They've already kicked off a test program in Oregon, now it's creeping North.

This is just approval for a test program,  it doesn't mean it's going into effect. But for many motorists, just the thought that state officials are considering charging motorists by the mile "instead" of another gas tax sends chills down their spine.

Spokane TV stations who talked to various drivers who make lengthy commutes anywhere from 24-36 miles to their jobs found most drivers felt they didn't like the feeling they would be "monitored."

The Washington State Transportation Commission is expected to sign off on a test pilot program that would determine the feasibility of charging drivers for every mile they drive on public roads.   According to NW Cable News:

"A Road Usage Charge would eventually replace the gas tax in Washington State, which has brought in less revenue with more hybrid and electric vehicles using less gas. A GPS device would track miles driven and charge accordingly. Testing would begin next year.

The state legislature will be asked in January to give final approval for the test project. A GPS requirement wouldn't happen until at least 2017."

Do you want a GPS monitoring your every turn and trip?   We certainly don't.    According to a report prepared by KREM -2 TV in Spokane,  it could cost the average motorists around $1.5 cents per mile.    While advocates say it's the best way to gain additional revenue for the state, opponents say the cost would offset the benefits.   Proponents of the plan haven't said how the state would pay for the tens of thousands of GPS units needed to track each licensed vehicle in the state.    That cost alone would be staggering.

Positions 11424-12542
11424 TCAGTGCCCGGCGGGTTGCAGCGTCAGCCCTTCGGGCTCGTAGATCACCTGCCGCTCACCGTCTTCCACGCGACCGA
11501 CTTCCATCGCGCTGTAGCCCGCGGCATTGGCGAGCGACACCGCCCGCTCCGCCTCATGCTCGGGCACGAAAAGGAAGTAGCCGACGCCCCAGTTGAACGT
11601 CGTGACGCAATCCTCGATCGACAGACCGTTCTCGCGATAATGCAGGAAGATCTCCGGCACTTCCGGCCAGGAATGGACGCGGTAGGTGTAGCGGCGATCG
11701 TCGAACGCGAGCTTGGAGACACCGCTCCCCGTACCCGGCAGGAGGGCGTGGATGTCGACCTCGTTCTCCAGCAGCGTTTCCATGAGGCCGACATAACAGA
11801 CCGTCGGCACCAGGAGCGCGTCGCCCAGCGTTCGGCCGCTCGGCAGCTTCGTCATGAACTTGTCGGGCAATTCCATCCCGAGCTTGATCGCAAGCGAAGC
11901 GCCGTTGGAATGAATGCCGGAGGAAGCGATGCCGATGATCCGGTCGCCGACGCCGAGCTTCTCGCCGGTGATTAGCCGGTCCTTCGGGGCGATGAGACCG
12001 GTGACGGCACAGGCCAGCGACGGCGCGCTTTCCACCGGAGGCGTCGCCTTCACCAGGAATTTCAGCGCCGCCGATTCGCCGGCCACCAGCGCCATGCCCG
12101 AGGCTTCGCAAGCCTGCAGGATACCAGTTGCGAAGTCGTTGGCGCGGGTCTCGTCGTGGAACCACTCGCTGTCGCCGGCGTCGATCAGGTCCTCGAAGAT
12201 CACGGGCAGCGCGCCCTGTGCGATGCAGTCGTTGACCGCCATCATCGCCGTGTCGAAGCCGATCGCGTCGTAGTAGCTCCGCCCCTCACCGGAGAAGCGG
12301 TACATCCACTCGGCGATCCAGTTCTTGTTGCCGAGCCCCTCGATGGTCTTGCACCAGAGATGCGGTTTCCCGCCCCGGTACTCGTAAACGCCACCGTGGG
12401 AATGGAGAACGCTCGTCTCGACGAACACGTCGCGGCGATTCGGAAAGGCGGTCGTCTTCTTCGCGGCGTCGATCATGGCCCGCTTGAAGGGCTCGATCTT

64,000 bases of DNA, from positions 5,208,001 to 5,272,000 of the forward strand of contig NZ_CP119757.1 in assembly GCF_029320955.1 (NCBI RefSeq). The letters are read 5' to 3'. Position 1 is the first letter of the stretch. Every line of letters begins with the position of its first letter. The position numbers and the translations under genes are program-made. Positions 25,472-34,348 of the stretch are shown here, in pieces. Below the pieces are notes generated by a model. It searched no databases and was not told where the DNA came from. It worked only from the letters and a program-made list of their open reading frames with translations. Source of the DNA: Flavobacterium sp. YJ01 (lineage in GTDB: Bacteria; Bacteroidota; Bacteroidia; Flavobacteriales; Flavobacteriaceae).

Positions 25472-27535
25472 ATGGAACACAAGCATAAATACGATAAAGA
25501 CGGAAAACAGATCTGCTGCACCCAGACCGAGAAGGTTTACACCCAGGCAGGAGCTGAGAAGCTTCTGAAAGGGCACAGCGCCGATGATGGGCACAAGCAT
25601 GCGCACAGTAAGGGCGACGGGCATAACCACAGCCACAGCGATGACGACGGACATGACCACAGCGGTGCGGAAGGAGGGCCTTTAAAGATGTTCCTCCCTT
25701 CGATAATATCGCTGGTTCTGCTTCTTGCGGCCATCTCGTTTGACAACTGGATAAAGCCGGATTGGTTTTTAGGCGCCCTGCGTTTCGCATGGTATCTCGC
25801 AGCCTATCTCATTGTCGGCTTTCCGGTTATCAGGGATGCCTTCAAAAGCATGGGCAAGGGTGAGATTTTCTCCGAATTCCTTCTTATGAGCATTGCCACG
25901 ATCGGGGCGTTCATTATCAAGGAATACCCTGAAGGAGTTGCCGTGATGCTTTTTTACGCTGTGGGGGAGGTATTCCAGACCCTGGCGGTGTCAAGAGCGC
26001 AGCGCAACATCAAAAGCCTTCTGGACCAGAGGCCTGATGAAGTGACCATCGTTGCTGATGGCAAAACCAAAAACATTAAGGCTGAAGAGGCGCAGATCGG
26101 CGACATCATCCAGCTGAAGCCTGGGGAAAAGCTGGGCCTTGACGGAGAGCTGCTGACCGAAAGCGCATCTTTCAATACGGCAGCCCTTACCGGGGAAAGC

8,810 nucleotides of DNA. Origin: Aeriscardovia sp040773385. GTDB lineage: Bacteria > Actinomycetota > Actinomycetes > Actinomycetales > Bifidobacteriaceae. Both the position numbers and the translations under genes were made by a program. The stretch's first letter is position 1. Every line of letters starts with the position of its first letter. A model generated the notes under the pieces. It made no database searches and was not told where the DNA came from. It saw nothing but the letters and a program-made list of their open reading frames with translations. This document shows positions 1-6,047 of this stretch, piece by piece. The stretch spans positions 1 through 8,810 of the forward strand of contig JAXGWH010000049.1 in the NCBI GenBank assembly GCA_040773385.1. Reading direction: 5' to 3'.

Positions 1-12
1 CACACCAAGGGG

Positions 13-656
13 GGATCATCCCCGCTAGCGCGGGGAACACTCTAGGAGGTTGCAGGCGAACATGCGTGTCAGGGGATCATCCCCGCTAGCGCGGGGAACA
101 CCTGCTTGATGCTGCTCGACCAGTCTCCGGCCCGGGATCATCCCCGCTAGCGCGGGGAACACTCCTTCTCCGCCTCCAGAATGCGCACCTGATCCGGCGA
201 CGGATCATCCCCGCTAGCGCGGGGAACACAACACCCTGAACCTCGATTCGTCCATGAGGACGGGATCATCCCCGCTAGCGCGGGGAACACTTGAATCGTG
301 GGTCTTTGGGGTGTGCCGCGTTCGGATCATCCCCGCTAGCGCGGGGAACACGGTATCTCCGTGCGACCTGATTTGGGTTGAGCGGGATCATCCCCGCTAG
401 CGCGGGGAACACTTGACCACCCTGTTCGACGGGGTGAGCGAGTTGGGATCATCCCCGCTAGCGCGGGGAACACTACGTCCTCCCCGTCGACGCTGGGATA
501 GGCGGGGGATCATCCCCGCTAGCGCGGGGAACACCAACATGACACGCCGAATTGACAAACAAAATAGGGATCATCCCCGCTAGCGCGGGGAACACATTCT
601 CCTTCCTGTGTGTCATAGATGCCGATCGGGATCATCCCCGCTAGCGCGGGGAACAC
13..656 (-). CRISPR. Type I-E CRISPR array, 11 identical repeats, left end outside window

Based upon KREM TV's assessment that $1.5 cents per mile would be the average cost, let's do a little math.   Imagine you put about 10,000 miles on your vehicle each year.   That's close to what I average.   That includes trips to work,  around town, and VERY little out of town travel.     Some quick match on the cellphone calculator means it would cost about $150 a year.

Various options are being considered in Washington,  Oregon is testing a GPS based system because it can apparently determine what miles are driven in or out of state.    If utilized,  drivers would receive a gas tax credit  for paying by the mile.  If your vehicle gets less than 20 miles per gallon at anytime, you "might" save some money because the per-mile rate - as of now - would be less than the gas tax.  But officials say the current rates are strictly for testing purposes.

Officials with the Washington State Transportation Commission say gas tax revenues just aren't a viable source of income anymore, because cars are far more fuel efficient,  more hybrids and electrics, and drivers are being far more careful with how they drive.

Motorists are saving far more fuel than ten, even five years ago, and the less gas purchased means less tax revenue.    Considering Gov. Inslee and others have been pushing environmentally friendly,  high-mileage vehicles, this appears to have put the state in a Catch-22 situation.